Originally constructed in the early 1800s, the meticulous restoration of this home’s exterior belies its clean, bright, modernist interior.
exterior and interior renovation
house was lifted from its foundation and fortified before being set back down
cedar walls and roof, black steel framed glass, mahogany paneling
Located in the heart of a historic district in Delaware, the home’s footprint more than doubled thanks to the addition of four new pavilions that form a back courtyard around a new swimming pool. Keeping the original structure prominently displayed in the overall composition, the 200-year-old home required extensive work. A 20th century addition was completely removed, and the house was jacked up from its foundation, fortified, and made level and plumb before it was set back down.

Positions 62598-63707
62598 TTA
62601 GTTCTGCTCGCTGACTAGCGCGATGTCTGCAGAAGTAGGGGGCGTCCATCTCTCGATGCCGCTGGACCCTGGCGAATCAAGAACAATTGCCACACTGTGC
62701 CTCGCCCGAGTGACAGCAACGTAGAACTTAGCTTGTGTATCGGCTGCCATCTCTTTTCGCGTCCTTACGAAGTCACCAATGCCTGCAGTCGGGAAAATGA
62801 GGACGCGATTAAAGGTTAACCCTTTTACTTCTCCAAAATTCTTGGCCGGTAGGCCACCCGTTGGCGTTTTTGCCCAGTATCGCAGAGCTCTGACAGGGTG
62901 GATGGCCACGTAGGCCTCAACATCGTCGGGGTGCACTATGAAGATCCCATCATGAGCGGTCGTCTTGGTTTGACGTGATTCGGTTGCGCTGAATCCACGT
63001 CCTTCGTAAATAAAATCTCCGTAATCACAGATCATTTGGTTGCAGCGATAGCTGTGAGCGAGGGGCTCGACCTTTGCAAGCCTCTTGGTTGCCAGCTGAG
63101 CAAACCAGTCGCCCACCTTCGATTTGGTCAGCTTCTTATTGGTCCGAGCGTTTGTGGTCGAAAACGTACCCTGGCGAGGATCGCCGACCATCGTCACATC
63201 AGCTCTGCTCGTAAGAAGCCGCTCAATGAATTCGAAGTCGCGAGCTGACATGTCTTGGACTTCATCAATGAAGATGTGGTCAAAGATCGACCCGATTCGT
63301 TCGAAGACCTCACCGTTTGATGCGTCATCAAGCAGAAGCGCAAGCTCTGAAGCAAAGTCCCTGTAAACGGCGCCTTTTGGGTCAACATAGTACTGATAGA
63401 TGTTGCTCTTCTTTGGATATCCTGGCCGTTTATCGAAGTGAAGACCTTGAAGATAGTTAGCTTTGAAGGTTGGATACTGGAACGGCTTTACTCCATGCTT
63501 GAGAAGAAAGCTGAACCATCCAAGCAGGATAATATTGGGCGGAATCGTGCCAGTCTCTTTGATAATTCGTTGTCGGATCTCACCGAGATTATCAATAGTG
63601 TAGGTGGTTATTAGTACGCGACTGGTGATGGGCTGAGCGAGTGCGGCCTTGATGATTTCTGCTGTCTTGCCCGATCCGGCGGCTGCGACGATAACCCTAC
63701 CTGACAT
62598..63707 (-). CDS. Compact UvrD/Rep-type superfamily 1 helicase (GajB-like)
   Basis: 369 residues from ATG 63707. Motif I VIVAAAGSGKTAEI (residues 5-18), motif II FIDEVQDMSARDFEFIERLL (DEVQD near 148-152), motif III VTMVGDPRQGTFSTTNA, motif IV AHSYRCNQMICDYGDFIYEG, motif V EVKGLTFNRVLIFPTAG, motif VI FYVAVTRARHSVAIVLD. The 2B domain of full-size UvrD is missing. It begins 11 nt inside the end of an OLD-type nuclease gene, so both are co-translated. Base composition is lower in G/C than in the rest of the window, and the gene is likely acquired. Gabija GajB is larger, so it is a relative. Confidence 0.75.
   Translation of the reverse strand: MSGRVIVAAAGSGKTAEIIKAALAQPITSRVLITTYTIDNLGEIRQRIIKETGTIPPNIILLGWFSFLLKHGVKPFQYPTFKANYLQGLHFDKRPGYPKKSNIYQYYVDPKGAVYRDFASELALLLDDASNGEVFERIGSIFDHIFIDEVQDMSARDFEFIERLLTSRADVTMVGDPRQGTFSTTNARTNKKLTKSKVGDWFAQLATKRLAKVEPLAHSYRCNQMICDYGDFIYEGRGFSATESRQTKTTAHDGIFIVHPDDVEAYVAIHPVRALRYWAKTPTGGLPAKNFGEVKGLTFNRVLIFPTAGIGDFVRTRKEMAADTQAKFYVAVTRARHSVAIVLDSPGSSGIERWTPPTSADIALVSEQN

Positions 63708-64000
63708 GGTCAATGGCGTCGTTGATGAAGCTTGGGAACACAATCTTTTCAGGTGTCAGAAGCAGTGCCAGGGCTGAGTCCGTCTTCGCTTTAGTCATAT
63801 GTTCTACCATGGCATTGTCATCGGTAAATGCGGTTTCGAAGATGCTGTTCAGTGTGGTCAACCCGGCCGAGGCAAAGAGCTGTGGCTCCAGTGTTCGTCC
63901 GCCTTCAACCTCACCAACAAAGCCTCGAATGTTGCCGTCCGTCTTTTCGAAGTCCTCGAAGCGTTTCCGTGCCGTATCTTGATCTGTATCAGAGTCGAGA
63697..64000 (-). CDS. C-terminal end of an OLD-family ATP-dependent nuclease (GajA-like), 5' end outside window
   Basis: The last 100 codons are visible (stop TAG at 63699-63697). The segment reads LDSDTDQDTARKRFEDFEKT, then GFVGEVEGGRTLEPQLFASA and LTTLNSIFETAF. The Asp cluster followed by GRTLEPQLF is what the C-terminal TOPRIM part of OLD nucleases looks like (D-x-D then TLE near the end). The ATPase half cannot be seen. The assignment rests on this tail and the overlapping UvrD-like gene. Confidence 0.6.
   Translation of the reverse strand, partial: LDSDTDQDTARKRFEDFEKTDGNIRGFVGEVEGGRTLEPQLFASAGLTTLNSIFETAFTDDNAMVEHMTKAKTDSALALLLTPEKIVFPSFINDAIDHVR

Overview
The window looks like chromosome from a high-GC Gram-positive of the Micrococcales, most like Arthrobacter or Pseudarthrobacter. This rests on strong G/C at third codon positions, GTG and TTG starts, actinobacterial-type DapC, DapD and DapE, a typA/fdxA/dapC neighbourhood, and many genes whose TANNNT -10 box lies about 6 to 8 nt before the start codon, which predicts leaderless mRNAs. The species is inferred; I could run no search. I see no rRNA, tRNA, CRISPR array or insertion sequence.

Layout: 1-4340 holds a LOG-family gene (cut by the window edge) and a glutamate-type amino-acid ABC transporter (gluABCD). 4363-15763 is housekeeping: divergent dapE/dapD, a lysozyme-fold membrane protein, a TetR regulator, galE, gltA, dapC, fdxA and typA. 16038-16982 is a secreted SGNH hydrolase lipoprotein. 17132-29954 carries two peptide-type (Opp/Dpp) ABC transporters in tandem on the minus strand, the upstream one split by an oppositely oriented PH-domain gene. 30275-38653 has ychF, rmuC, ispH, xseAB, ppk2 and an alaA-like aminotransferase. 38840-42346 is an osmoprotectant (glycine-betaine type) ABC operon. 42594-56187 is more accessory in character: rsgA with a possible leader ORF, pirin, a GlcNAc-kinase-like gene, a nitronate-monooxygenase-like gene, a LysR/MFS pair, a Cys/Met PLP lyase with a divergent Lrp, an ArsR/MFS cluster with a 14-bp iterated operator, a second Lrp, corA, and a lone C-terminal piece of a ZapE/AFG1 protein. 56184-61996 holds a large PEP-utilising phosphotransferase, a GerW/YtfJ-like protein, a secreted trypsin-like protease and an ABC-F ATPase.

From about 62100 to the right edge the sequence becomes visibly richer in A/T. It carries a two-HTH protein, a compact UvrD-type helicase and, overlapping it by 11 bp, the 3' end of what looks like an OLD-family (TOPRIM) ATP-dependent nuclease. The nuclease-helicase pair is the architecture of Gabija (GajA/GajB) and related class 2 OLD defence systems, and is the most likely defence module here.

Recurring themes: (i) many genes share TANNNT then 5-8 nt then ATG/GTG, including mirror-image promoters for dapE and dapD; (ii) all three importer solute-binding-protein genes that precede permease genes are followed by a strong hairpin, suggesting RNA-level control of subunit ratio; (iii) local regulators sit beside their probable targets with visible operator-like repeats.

The home’s exterior detailing was kept historically correct, while inside, the space was made clean and modern. Divided into a foyer, bedrooms and baths, the structure now features an open staircase with floating wooden treads, glass walls, aluminum and stainless steel. Pristine white walls form the backdrop for the owner’s art collection.
The new pavilions’ exteriors are crisply detailed with cedar walls and roofs that match the historic house. However, the absence of overhangs and trim, coupled with large expanses of glass encased in black steel frames lend a modern edge to the overall design.
From the main house, an eight-foot-long glass passageway leads to the living room, which is wrapped in mahogany paneling. The new kitchen area features basalt flooring, white marble countertops and stainless steel cabinetry.